Chef Dan Sabia of Jesup Hall explains his technique.

More dinners are planned for February. Chefs Geoff Lazlo, Bill Taibeand Matt Storch, along with food blogger Liz Rueven, will participate.

Westport Farmers’ Market executive director Lori Cochran-Dougall is justly proud of her creative programming. But, she admits, Farmers to Veterans to Community is special.

“This puts to work — literally — our values of giving back ot the community, by helping those who have given so much of themselves,” she says.

What a wonderful recipe for success!

(The winter Westport Farmers’ Market runs every Saturday from 10 a.m. to 2 p.m. at Gilbertie’s Herb Gardens, 7 Sylvan Lane. For more information click here, or email director@westportfarmersmarket.com)

Chef Jennifer Balin’s delicious table, at Homes for the Brave.

Aw, Shoot!

Keep your eye on Josh  Suggs and Samantha Henske.

Thanks to their own keen eyes, both were double winners in the 3rd annual Young Shoots student digital photography contest.

The joint effort of the Westport Arts Center and Westport Farmers’ Market shows off local talent — and the color and vibrancy of local farms.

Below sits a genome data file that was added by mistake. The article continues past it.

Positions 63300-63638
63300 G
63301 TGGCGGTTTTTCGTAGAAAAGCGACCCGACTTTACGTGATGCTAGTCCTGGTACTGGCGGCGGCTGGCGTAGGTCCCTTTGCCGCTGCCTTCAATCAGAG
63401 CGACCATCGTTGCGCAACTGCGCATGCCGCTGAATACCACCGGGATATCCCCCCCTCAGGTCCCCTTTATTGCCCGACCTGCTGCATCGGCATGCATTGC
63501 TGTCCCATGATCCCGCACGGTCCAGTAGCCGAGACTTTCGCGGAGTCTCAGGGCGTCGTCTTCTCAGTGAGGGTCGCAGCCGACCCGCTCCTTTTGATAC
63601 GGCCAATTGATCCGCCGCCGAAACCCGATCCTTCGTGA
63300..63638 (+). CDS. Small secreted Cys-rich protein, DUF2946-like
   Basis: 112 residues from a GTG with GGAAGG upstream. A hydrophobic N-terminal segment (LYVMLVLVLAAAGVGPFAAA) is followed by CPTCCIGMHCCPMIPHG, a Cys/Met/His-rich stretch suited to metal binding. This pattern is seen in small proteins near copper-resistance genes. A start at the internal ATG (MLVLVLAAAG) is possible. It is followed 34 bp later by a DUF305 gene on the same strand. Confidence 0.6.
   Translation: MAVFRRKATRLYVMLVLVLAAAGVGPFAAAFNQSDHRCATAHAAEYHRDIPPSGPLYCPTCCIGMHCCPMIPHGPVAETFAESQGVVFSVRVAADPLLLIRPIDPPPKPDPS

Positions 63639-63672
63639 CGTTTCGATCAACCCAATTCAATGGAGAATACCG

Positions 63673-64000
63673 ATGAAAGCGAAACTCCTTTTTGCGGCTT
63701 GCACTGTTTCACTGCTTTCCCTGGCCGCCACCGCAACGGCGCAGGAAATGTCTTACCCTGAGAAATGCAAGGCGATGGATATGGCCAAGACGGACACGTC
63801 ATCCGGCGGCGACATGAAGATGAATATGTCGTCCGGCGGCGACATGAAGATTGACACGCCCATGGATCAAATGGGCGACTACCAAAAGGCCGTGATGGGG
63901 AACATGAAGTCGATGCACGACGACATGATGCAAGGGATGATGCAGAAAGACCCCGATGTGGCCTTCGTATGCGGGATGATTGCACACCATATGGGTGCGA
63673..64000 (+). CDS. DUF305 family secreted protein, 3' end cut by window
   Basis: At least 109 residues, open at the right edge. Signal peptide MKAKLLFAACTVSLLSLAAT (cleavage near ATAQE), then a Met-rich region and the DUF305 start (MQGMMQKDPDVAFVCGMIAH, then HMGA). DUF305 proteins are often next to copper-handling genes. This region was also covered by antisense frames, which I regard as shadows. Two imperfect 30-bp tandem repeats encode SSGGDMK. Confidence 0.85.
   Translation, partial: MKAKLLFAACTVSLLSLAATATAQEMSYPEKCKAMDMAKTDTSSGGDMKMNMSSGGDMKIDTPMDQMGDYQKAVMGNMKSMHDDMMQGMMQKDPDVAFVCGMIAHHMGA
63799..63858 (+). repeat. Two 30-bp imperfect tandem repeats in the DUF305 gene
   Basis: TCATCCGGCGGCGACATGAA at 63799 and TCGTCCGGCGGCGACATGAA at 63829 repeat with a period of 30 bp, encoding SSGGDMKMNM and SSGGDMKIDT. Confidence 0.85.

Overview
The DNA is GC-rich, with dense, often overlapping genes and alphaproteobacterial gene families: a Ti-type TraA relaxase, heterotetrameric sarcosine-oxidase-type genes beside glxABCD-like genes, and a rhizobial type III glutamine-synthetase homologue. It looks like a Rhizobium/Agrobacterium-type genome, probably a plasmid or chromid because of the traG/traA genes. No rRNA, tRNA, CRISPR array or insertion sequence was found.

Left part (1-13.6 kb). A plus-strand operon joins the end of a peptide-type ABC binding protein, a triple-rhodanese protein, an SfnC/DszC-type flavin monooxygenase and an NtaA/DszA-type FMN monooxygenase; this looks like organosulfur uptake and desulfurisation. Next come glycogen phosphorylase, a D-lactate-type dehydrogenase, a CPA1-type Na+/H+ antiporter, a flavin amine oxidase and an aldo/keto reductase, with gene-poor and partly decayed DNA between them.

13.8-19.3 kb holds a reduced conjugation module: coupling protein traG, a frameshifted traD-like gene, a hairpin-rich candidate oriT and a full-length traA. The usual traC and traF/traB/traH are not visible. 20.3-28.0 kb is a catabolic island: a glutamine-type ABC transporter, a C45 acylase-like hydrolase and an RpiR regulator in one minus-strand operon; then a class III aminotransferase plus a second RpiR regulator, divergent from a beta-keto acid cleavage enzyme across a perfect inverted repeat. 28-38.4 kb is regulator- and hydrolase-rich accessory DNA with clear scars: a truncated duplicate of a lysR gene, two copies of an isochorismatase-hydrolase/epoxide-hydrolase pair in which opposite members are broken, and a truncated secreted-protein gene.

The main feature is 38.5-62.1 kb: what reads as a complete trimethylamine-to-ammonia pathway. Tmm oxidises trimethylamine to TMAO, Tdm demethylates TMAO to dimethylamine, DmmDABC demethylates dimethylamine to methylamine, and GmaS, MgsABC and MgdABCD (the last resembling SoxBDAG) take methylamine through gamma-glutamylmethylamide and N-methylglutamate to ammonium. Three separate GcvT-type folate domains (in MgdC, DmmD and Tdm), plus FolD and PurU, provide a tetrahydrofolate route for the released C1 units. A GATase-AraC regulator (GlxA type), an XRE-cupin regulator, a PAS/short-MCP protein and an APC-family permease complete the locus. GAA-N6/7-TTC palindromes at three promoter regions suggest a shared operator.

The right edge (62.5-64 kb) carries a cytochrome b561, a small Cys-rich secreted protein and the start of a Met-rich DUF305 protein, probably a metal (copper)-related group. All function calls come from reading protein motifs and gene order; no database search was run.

Over 70 photos were submitted by youngsters ages 8 to 18, from across Fairfield County. Subject matter ranged from rhubarb to honey bees.

Suggs won the age 11-14 competition (judged by photography and food experts) for “Back to Our Roots,” and the Fan Favorite (selected by the public) for “Apple of My Eye.”

Josh Suggs’ “Back to Our Roots.”

Henske picked up 1st place in age 8-10 for “A Bouquet of Lettuce,” and the Fan Favorite prize for “One in a Million.”

Samantha Henske’s Bouquet of Lettuce

The age 15-18 category winner was “Happy Rhubarb” by Lili Dowell. The Fan Favorite was Sarah Maybruck’s “Colorful Beginnings.”

Lili Dowell’s “Happy Rhubarb.”

All were honored last night at Sugar & Olives. First-place winners earned $100, and the co-lead of a photo shoot at The Whelk with chef Bill Taibe.

Second place winners Samantha Sandrew, Olivia Toth and Claire Langdon received $50 each.

Fan Favorites got a 1-year membership to the Arts Center, and a Farmers’ Market t-shirt.

First place winners (from left) Lili Dowell, Samantha Henske and Josh Suggs, with Bill Taibe. (Photo/Adriana Reis)

Steve Ruchefsky’s Gang Of 50

For his 50th birthday, Steve Ruchefsky figured he’d whip up a nice feast for a few friends.